I wanted a daughter for a long time. That is, once I finally decided that I actually did want to become a mom, I also decided that future-baby should be a girl. When I gave birth and the midwife announced that the baby was a she, I cried. And not just because I was no longer pregnant and thought this meant I would stop involuntarily peeing every time I sneezed (I didn’t), but because I felt the universe was finally on my side, a completely foreign sensation. I didn’t give much thought to what it would mean to raise a girl, and now I think the universe is laughing at me.
I think, maybe, I am a disappointment to my daughter. Sure, I’m a halfway decent mom. I can be fun for those 18 minutes a day that I am paying attention to her. I think she appreciates my sense of humor, and I know she appreciates my laziness because that often means frozen pizza for dinner. I wasn’t aware, however, that when I was counting on this mother-daughter thing to work out, I was envisioning me being just like my mom, and my daughter being a tiny version of me. When it became obvious that my mom set the bar way too high, and my daughter proved to be so much like her father, I had to reconsider how things were going to work.
While most of my mom friends can look to their mothers for guidance (or in some cases avoidance), my own mother died young. Although I was 21 when it happened, I have never stopped feeling like I need her. I wish my daughter could know her. I wish she could know the feeling of having a grandmother spoil her; my mom would have excelled at this, I’m sure. But mostly I wish she were here so I could ask her, “Am I doing this right? Is this how you grow a girl into a woman?” I have been at this for nine years now, and I still sometimes fear that I may somehow irreparably damage my child.
My difficulty with mothering a daughter is not based on some belief that she should be a certain way because she is a girl. I have never cared much about the rules of gender. My difficulty is in knowing that we clearly express our femininity in very different ways. My daughter hates that I don’t wear makeup, and she hates the “boring” clothes I wear. Her fashion sense leans toward what I like to call the “middle-aged woman at the casino” look: brightly colored leggings and loud tops, the more sequins and sparkles the better. She can’t even begin to understand why I don’t own a pair of high heels.
I actually appreciate our differences, but they do lead to a lot of questions from her: Why don’t you wear lipstick? How come you don’t wear gold jewelry? Why are your legs so hairy? Every time she asks one of these questions, questions that are so obviously rooted in her desire to figure out how she fits in this world, I remember what an enormous responsibility I have been given, and I am left wondering how the hell I ended up in this position. I don’t know what to tell her about makeup or fancy shoes, other than fancy shoes hurt your feet, and if you don’t wear makeup you can sleep in a little longer.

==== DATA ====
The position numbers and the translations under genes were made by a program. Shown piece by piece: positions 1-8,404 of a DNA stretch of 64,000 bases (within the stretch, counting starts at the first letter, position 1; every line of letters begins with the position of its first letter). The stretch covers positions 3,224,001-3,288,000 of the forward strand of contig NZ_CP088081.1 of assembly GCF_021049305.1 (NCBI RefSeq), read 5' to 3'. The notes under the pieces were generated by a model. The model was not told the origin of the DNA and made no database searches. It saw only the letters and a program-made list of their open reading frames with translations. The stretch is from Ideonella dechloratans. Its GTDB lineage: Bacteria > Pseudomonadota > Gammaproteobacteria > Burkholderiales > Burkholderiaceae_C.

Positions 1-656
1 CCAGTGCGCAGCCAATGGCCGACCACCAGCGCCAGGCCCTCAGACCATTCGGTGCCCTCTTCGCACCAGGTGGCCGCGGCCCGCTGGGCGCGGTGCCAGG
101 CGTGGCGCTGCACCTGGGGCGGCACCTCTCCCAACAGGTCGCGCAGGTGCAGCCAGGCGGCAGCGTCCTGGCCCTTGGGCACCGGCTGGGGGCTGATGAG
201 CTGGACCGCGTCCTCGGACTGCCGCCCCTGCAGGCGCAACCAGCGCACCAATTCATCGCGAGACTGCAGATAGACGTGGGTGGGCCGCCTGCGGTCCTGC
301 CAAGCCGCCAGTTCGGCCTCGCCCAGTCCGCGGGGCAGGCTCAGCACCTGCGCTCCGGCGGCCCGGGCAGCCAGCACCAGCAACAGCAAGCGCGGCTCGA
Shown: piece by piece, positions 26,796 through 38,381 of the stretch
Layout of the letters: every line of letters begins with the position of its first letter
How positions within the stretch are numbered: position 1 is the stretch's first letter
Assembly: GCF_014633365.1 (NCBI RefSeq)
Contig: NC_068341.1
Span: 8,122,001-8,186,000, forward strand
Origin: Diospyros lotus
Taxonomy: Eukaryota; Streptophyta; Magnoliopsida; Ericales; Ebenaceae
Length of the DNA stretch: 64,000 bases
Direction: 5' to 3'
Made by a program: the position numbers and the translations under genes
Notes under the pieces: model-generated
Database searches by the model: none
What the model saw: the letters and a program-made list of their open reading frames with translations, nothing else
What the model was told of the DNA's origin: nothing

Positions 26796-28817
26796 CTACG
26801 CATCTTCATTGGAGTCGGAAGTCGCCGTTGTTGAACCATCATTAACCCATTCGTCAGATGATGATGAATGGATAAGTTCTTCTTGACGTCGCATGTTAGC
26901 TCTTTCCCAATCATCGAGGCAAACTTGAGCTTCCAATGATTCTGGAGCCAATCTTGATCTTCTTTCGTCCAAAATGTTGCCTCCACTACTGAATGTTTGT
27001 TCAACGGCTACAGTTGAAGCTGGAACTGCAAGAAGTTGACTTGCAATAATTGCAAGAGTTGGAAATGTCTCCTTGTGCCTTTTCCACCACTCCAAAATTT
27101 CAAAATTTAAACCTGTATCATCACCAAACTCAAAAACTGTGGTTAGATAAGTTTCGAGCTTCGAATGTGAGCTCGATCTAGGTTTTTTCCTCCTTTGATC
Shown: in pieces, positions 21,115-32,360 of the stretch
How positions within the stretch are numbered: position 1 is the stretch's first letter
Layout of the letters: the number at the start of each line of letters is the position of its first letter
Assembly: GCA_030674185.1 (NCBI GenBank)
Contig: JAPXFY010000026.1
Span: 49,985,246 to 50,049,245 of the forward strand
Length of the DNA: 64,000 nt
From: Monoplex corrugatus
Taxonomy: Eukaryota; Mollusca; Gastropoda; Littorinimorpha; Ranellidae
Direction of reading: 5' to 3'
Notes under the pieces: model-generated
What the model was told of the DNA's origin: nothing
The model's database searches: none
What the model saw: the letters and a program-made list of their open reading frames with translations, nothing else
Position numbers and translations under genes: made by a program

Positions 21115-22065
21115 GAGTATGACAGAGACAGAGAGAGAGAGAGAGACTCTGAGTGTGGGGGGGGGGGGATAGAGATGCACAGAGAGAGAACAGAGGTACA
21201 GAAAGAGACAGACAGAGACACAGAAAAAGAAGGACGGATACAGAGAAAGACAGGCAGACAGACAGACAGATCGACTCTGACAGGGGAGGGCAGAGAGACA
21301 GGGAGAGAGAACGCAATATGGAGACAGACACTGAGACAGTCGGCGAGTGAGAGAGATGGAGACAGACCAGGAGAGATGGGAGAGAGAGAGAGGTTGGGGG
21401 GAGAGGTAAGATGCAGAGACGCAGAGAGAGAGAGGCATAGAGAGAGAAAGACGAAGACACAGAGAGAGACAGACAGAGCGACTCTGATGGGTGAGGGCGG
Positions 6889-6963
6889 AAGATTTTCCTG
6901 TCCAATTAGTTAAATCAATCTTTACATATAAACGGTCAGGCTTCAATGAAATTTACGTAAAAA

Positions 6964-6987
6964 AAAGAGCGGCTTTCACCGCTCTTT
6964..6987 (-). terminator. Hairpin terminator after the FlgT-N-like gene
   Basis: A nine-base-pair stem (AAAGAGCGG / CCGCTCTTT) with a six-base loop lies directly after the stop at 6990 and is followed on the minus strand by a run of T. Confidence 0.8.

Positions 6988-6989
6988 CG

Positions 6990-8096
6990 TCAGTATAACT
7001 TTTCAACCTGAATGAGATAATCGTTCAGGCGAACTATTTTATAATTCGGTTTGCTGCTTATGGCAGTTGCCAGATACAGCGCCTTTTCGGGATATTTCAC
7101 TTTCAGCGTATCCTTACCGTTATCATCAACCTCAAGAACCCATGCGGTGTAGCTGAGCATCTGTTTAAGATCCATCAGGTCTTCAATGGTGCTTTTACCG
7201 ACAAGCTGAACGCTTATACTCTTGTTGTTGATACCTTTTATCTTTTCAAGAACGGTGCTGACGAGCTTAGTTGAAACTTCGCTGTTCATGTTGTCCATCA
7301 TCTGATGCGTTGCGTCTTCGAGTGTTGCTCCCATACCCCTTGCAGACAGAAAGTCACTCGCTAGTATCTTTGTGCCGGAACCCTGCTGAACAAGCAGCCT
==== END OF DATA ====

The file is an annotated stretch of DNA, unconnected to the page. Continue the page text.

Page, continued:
“That’s just the kind of woman I am. You can decide what kind of woman you will be when you grow up.” These are the words I have started saying to her. I haven’t told her that it’s not quite as easy as just making a decision, how first she’ll have to figure out how to ignore all the ways our culture tells her she should be as a woman. I guess part of me is hoping that things will somehow be different for her. What I want is to release a woman into the world who is kind and confident. I don’t care whether she gets her Ph.D. or never finishes high school, so long as she is doing something that brings her joy. Right now I am trying my best to let her simply become whoever she feels she should be.
I recognize that worrying about my daughter’s future outcome is for naught. I know, short of raising a sociopath, there is not really a right way to mother a girl, just like there is not a right way to be a girl. Besides, there is nothing like parenting to remind you that so much of life is not in your control. Case in point, my husband recently decided he wanted out of our marriage, leaving me to deal with the tween and teen years largely on my own. I can’t even fathom how I might someday relate to a 16-year-old girl, whether she came out of my uterus or not.
I believe what I should do, what all mothers should do, is tune out all of the extra noise. There are so many ways we are told how we are messing up, and so few that let us know how incredible we are. I often forget that my instincts have never steered me wrong, and that I want to teach my daughter to trust her instincts, too. In terms of making this mothering thing work, what really matters is my daughter’s voice and my own. I’m going to keep reminding myself of that, hoping that it eventually sticks. Although, if you do happen to have the secret mothering formula, I would love to be let in on it.
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